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Almost a quarter (24%) of UK shoppers used their mobile while in-store to compare prices in the run-up to Christmas, according to a new survey from Foolproof.
The process, known as ‘showrooming’, means that retailers have to come up with new ways to encourage customers to make a purchase in-store.
Alarmingly for some retailers, the survey of 1,000 adults also found that 40% of showroomers, or one in 10 of all shoppers, bought items from a competitor after comparing prices on their phone.
Unsurprisingly the habit is more prevalent among younger shoppers, with 39% of 18-39 year olds actively engaging in showrooming over Christmas compared to just 18% of shoppers over the age of 40.
Ecommerce sites are now able to keep selling closer to Christmas day, but are they being upfront about shipping timescales?
Selling at close to the big day as possible can mean a competitive advantage, but it's important to be upfront and avoid any risk of disappointing customers.
This information can make the difference between making the sale or not, so how well are retailers communicating this to customers?
I've been looking at the top ten US ecommerce sites (based on the IR 500) to see how they're handling this...
This week is focused on the outcome of social media and the holiday sales in our weekly showcase of The Dachis Group's Social Business Index.
Our focus is on three well-known brands – Best Buy, The Hershey Company and RIM - as analyzed by the team at the Dachis Group.
We'll also take a glimpse at the top twenty brands on the Social Business Index, a real-time ranking of more than 30,000 global brands based on their performance in the social space, to see how the biggest brands in social are faring.
As shoppers prepare to descend on their favorite stores this Friday as the holiday shopping season gets underway, retailers are preparing to greet them with deals that they hope will be too good to pass up.
Retailers are optimistic about their prospects this year, but they're arguably going to have to work harder than ever if they want to maximize their sales. The reason? More and more consumers are deciding to shop from home on Black Friday and Thanksgiving weekend, forcing retailers to hone their online and offline strategies.
When shopping around for the best deal across online and offline channels, consumers are often given a simple yet frustrating choice: convenience or price.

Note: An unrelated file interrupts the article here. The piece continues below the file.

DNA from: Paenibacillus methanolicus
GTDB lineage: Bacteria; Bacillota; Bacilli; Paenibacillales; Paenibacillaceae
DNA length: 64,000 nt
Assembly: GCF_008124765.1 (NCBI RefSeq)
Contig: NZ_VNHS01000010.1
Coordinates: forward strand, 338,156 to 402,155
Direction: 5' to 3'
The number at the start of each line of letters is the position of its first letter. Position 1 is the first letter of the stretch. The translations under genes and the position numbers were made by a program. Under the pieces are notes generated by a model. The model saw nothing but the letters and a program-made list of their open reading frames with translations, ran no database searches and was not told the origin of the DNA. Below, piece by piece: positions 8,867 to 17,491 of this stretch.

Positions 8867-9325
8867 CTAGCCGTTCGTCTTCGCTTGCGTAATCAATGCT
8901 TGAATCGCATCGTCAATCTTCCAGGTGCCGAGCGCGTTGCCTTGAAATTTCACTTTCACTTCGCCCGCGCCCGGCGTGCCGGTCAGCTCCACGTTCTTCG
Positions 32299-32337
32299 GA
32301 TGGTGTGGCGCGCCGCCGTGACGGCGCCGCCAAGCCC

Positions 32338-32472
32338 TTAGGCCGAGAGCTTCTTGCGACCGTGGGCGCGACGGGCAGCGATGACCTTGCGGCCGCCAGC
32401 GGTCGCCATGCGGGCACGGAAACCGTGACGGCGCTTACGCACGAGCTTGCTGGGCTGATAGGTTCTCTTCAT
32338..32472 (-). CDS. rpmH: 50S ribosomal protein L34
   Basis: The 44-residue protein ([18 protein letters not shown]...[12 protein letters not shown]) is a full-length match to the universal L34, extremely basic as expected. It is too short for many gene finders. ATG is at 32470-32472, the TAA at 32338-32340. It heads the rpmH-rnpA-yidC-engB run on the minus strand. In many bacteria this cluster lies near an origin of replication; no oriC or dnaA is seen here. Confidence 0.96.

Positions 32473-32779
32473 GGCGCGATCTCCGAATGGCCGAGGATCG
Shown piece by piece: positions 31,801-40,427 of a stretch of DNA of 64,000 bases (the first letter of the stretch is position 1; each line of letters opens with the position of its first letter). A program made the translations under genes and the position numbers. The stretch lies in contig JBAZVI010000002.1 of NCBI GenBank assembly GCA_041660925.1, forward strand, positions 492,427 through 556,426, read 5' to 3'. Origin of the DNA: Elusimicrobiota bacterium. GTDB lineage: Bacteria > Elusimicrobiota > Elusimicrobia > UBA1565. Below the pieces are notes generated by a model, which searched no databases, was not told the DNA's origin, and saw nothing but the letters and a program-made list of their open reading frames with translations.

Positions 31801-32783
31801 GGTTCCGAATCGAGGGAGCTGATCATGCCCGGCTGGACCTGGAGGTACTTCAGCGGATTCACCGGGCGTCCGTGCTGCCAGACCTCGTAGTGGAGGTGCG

This is particularly true when it comes to price match guarantees offered in brick-and-mortar stores, which often restrict the price match to a price offered by another brick-and-mortar retailer.
For a lot of businesses, the social space still has limited budgets and little experimentation, but some are starting to make headway.
To highlight this movement, each week we’ll be showcasing of two companies who are part of The Dachis Group’s Social Business Index, a real-time ranking of more than 30,000 global brands based on their performance in the social space.
Today we’ll be looking at two brands – a video game provider and a retailer – as analyzed by the Dachis Group team. We'll also take a glimpse at the top twenty brands on the Social Business Index to see how the biggest brands in social are faring.
When Apple unveils a new product, its most loyal and eager customers frequently line up outside of its stores in the hopes that they'll be one of the first to get their hands on it.
But as important as the Apple Store is to Apple, when it comes to the iPhone, Best Buy is an increasingly important partner.
Last year, Best Buy came to the U.K., opening stores and a website, bestbuy.co.uk. The retailer, a household name in the U.S., hoped to make a big splash by introducing some competition across the pond.
Yet despite a promising start, the venture has likely lost over £100m to date and Best Buy's U.K. partner, Carphone Warehouse Group (CWG), is conducting a "strategy review" of the venture's operation.
This morning, the US retailer announced that it would be closing all eleven U.K. Best Buy stores.
Have an old mobile phone or MP3 player you don't use anymore? How about an aging camera or GPS device? If you do, Amazon wants them.
Yesterday, the online retail giant announced a major expansion of its trade-in program that will make it easier for consumers to unload their used and unwanted electronics.
The internet-connected mobile phone may prove to be one of the most notable consumer innovations in the past century, but it may also be a headache for brick-and-mortar retailers who, over the past decade, have had to figure out how to adapt to a world increasingly engaging in ecommerce.
The reason the mobile phone is keeping retail executives up at night: comparison shopping on steroids. Thanks to comparison shopping websites, and dedicated comparison shopping apps, consumers can simply walk into a store, scan an item's barcode and search the web for a better price.
For nearly as long as the internet has been available to the general public, entrepreneurs and technologists have dreamed of the convergence of the television and the web. From WebTV to today's internet-enabled gaming consoles, the small screen and the internet have been introduced to each other.
But the type of convergence that many have predicted and sought to create has remained elusive. The world's biggest search engine, however, hopes to change that.